Weeks after Prince Philip’s death, the Daily Mail had a curious story in which “royal sources” spilled some tea about Philip’s last will and testament. According to that report, Philip had accumulated around $42 million over his long life, and he spread out his wealth in his will. He left money to loyal aides for their years of service, he (likely) set up trusts for his grandchildren, and the rest of his wealth he left to his widow. I discussed at the time how weird it was that Philip had accumulated all that wealth, especially considering his “pauper prince” roots and the fact that he had not drawn any kind of salary since his Naval days. Instead of answering any questions about just how Philip made that kind of money over his lifetime, the royal lawyers have been granted their request to keep Philip’s will under seal for ninety years. Sure, I doubt this will lead to any more questions!
The Duke of Edinburgh’s will is to remain secret for at least 90 years to protect the “dignity and standing” of the Queen, the High Court has ruled. It has been convention for over a century that, after the death of a senior member of the Royal Family, the courts are asked to seal their wills. It means that, unlike most wills granted probate, it will not be open to public inspection. There will be a private process in 90 years to decide if it can be unsealed.
The hearing into the application to seal the will was also held in private in July by Sir Andrew McFarlane, the most senior judge in the family courts. He heard arguments from lawyers representing the duke’s estate and the attorney general, the government’s chief legal adviser, and published his ruling on Thursday. Sir Andrew said that as president of the Family Division of the High Court, he is the custodian of a safe containing more than 30 envelopes, each containing the sealed will of a dead member of the Royal Family. And for the first time in more than 100 years, he set out a process by which those wills could be made public.
Sir Andrew said: “I have held that, because of the constitutional position of the Sovereign, it is appropriate to have a special practice in relation to royal wills. There is a need to enhance the protection afforded to truly private aspects of the lives of this limited group of individuals in order to maintain the dignity of the Sovereign and close members of her family.”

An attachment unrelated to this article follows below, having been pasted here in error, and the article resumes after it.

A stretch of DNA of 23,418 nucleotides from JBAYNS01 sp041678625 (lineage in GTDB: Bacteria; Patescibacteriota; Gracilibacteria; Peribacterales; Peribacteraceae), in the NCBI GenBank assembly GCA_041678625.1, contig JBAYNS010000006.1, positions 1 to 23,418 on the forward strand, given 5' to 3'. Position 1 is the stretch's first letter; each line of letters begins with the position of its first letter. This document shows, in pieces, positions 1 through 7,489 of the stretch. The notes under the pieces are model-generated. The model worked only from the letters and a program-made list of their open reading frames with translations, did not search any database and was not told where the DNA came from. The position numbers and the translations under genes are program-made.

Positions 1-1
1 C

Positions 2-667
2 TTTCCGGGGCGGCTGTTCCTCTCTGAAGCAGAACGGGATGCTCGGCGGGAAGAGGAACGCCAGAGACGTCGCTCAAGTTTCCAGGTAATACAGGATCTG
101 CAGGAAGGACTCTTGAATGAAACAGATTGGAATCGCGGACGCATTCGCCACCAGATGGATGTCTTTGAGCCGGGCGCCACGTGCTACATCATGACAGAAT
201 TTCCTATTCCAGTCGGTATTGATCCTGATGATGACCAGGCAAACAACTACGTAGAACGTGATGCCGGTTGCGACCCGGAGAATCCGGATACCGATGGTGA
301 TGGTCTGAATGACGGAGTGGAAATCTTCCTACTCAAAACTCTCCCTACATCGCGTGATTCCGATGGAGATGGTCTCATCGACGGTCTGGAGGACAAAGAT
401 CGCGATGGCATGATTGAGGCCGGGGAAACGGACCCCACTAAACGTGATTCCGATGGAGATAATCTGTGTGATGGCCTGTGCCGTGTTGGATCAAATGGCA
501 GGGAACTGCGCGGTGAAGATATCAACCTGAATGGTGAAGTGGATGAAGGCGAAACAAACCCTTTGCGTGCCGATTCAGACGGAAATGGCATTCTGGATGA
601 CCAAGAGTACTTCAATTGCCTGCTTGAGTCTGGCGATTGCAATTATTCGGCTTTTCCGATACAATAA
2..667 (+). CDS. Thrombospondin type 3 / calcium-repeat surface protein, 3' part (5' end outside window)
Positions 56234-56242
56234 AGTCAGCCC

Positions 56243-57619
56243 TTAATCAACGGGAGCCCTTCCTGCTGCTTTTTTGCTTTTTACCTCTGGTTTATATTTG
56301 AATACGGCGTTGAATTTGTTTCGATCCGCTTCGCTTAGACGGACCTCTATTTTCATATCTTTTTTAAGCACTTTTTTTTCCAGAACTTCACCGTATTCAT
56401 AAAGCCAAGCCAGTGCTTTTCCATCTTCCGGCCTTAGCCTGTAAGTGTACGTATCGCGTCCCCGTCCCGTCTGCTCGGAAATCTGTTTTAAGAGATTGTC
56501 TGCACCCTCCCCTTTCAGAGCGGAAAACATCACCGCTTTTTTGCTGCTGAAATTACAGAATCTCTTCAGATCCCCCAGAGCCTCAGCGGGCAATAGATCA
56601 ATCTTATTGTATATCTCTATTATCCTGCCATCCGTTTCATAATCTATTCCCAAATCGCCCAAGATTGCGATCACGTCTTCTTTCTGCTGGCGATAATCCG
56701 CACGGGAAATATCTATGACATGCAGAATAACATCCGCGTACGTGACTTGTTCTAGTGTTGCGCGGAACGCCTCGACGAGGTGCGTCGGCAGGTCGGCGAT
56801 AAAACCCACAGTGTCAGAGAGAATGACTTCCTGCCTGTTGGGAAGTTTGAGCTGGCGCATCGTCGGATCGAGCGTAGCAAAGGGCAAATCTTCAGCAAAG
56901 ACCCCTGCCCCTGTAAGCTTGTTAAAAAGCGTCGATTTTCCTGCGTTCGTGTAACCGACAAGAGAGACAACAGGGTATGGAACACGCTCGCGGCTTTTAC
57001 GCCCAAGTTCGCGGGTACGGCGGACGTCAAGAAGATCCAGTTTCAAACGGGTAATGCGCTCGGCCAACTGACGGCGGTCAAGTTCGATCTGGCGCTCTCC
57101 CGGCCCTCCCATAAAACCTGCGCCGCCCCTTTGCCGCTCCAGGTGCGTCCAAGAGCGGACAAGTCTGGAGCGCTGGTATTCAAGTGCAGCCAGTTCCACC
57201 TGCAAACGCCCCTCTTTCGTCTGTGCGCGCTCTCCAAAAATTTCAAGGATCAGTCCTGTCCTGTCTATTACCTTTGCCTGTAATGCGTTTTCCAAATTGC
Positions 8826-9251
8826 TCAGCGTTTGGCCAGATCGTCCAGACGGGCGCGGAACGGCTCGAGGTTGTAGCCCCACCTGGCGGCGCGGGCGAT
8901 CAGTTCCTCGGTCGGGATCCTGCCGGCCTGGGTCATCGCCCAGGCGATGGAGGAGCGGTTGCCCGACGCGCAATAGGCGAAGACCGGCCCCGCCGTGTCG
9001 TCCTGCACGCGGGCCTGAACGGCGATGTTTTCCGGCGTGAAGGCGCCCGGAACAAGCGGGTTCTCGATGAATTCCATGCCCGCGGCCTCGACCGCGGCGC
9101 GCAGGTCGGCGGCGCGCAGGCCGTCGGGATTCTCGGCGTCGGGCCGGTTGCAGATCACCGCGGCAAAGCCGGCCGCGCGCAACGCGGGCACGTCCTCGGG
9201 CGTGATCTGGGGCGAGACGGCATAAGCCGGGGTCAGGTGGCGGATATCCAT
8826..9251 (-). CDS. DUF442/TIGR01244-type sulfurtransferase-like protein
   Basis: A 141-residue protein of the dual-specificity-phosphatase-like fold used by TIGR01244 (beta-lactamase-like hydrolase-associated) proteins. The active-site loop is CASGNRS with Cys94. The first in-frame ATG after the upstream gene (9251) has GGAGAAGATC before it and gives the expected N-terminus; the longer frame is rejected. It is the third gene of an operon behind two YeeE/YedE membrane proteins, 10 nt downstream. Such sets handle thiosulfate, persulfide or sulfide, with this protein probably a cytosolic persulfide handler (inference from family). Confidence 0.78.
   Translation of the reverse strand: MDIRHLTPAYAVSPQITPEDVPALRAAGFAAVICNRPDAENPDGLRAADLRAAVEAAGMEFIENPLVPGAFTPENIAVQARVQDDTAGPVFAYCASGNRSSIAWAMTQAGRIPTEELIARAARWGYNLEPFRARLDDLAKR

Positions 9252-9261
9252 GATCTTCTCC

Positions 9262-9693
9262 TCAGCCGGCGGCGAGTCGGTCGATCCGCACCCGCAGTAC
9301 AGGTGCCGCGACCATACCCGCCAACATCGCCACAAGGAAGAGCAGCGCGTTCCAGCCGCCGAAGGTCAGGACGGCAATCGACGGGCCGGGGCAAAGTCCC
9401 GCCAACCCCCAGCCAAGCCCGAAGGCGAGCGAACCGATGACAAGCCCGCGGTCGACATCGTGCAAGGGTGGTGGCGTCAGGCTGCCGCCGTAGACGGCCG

The judge said he had not seen Prince Philip’s will or been told anything of its contents, other than the date of its execution and the identity of the appointed executor. He said he decided to hold the hearing in private because it would be likely to generate “very significant publicity and conjecture” that would “defeat the purpose of the application”.
“I accepted the submission that, whilst there may be public curiosity as to the private arrangements that a member of the Royal Family may choose to make in their will, there is no true public interest in the public knowing this wholly private information,” he said.
It’s not that Philip’s will has not already been executed – it has, and it was likely executed in the weeks after his death, meaning Philip’s wealth and property were spread out and “bequeathed” to everyone in his will. The issue is simply a legal trickery, and it’s basically that Philip’s will won’t technically go into probate until the issue comes up in ninety years’ time. Apparently, the Queen Mother and Princess Margaret had similar arrangements – their wills were executed but never made public, and put under seal soon after they died. This is all about A) hiding the enormous wealth royals accumulate over their lifetimes, B) having to explain HOW the royals accumulated so much wealth, C) hiding the information about who got what. While Sir Andrew McFarlane says he hasn’t read or seen Philip’s will, he must have some idea or else he wouldn’t make such a big deal about protecting the Queen’s “dignity.” F–k, did Philip leave everything to Penelope Knatchbull?
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